Finally, there’s a narrative quick-fix to the Two Spideys problem: make one of them unplayable for most of the game. The plot could see one of our two heroes getting Venomized early on in the game, leaving the other to stop them. I’m not much of a fan of this route, since it would make the whole gimmick ring hollow, but it would certainly keep the story more focused. This one is totally contingent on the type of story Insomniac wants to tell, and even I have to admit there’s something tantalizing about a Spidey vs. Spidey showdown.

Oh, and just give us like, twice as many Mary Jane stealth missions this time around. Everyone seemed to really love those.


This is one that could really go anywhere, and speculation as to what kind of story Insomniac has come up with is almost a fool’s errand, but it’s worth noting that seeds have been planted for some major characters to show up in this sequel, so it would be weird not to pay some of them off. With that in mind, rampant speculation ahoy! And if we get anything right, it’s completely by coincidence, so don’t cry spoilers on us.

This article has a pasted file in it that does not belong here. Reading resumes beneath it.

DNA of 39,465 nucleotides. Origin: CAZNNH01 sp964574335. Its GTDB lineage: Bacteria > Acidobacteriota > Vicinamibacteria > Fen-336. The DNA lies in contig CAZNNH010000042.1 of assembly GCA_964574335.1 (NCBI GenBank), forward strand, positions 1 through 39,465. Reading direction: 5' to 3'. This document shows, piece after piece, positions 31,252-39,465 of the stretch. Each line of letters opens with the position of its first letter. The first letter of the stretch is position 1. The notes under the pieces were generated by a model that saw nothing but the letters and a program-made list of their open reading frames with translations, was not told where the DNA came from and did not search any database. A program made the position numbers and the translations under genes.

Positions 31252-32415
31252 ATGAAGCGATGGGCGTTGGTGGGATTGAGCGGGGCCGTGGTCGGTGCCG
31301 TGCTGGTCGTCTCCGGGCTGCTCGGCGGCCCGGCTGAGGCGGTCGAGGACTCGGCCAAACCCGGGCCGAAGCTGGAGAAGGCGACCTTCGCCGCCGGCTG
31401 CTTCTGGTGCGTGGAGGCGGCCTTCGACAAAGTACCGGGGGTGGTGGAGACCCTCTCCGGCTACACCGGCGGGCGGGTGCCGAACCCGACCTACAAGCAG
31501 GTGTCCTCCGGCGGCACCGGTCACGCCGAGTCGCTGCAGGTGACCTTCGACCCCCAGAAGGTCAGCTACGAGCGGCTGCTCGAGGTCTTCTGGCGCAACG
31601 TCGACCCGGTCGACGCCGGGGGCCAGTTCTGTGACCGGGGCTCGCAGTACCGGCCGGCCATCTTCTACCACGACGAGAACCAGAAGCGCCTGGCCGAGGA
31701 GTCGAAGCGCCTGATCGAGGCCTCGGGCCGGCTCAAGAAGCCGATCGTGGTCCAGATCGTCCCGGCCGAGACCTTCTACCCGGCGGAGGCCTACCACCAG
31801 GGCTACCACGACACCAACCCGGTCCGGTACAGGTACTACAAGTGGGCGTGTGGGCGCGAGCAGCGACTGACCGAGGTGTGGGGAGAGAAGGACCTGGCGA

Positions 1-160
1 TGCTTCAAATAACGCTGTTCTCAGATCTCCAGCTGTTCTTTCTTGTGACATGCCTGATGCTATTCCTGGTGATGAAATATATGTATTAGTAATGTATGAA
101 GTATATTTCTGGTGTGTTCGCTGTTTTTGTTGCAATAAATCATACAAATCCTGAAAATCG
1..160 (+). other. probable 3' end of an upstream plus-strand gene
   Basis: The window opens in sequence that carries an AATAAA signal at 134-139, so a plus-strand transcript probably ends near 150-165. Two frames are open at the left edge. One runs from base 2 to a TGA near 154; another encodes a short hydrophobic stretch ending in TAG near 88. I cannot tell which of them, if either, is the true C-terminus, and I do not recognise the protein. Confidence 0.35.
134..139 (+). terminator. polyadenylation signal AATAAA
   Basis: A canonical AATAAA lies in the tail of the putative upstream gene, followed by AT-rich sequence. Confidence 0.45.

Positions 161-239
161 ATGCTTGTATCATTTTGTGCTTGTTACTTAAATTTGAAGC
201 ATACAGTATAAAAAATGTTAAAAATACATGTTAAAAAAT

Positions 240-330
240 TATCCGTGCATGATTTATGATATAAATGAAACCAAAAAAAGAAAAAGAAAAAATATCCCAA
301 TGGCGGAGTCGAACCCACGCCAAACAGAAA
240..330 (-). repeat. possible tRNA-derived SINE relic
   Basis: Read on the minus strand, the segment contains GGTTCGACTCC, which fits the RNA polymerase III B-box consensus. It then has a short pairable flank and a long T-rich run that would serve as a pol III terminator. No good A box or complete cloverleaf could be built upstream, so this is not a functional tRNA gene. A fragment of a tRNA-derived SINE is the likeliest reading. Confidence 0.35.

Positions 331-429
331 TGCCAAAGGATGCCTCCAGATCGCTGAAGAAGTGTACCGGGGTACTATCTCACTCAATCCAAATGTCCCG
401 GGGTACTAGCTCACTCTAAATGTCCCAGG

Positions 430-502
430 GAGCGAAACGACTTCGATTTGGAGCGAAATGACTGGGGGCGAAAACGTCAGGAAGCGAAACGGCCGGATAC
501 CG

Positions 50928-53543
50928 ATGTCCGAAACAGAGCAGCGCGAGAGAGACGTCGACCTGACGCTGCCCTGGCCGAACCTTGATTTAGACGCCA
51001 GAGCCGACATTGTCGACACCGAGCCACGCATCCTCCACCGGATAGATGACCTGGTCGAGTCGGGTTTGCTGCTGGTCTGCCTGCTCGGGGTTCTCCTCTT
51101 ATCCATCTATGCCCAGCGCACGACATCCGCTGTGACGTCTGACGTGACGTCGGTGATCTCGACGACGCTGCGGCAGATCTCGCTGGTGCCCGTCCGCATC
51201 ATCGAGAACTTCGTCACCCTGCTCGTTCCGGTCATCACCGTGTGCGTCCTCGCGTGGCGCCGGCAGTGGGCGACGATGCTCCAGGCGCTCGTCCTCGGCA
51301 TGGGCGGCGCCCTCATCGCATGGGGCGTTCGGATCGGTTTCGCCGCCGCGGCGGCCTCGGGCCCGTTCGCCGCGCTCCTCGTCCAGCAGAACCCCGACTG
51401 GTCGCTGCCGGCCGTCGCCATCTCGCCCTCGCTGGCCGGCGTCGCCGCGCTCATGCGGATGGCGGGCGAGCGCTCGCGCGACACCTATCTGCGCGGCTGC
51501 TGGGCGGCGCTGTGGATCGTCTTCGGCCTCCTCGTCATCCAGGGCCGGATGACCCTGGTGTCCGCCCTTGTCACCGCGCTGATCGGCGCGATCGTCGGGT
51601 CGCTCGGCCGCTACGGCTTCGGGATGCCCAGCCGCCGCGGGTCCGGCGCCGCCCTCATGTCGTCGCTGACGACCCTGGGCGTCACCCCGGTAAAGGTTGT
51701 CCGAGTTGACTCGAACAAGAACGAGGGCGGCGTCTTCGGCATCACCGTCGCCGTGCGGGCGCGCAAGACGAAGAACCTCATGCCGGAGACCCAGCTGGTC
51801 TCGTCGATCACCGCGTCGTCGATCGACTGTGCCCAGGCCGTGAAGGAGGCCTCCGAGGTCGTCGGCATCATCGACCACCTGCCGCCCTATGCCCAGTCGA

The new game takes place following the bonkers events of Miles Morales. Peter is back in NYC after Miles’s brief-but-eventful solo shift as Spidey, where he did normal stuff like gain electric powers, fight his uncle, and kill his best friend with a big zap… yeah, Peter’s going to have some questions about all that. Miles has never given us any indication that he’s willing to make exceptions to the Do Not Kill rule, and Peter’s a pretty understanding guy, but the fact that Phin’s blood is technically on Miles’s hands is going to be a tough pill for both of them to swallow. We might see some misgivings sprout up between the two protagonists, painful as it might be.

Miles Morales also ended with a post-credits stinger of Harry Osborne finally emerging from his bacta tank, meaning he’s almost certainly going to make an appearance. Interestingly, his father, Mayor Norman Osborne, still hasn’t turned into the Green Goblin yet, but Harry’s reintroduction after all the questionable stuff his dear old Dad was doing to save his life just might pave the way for the classic villain to show his ugly face. We know the extremes Norman was willing to go to for Harry, and if there turns out to be some hitch in Harry’s recovery, it could really set Norman over the edge.

Then, of course, there’s the Venom of it all. From what we’ve seen, Harry’s good health has been aided by what’s all but confirmed to be a Symbiote. This leaves two distinct possibilities: 1) Harry will be this universe’s Venom (at least temporarily), or 2) the Symbiote will escape, triggering a more classic Venom story with that most affable anchorman, Eddie Brock.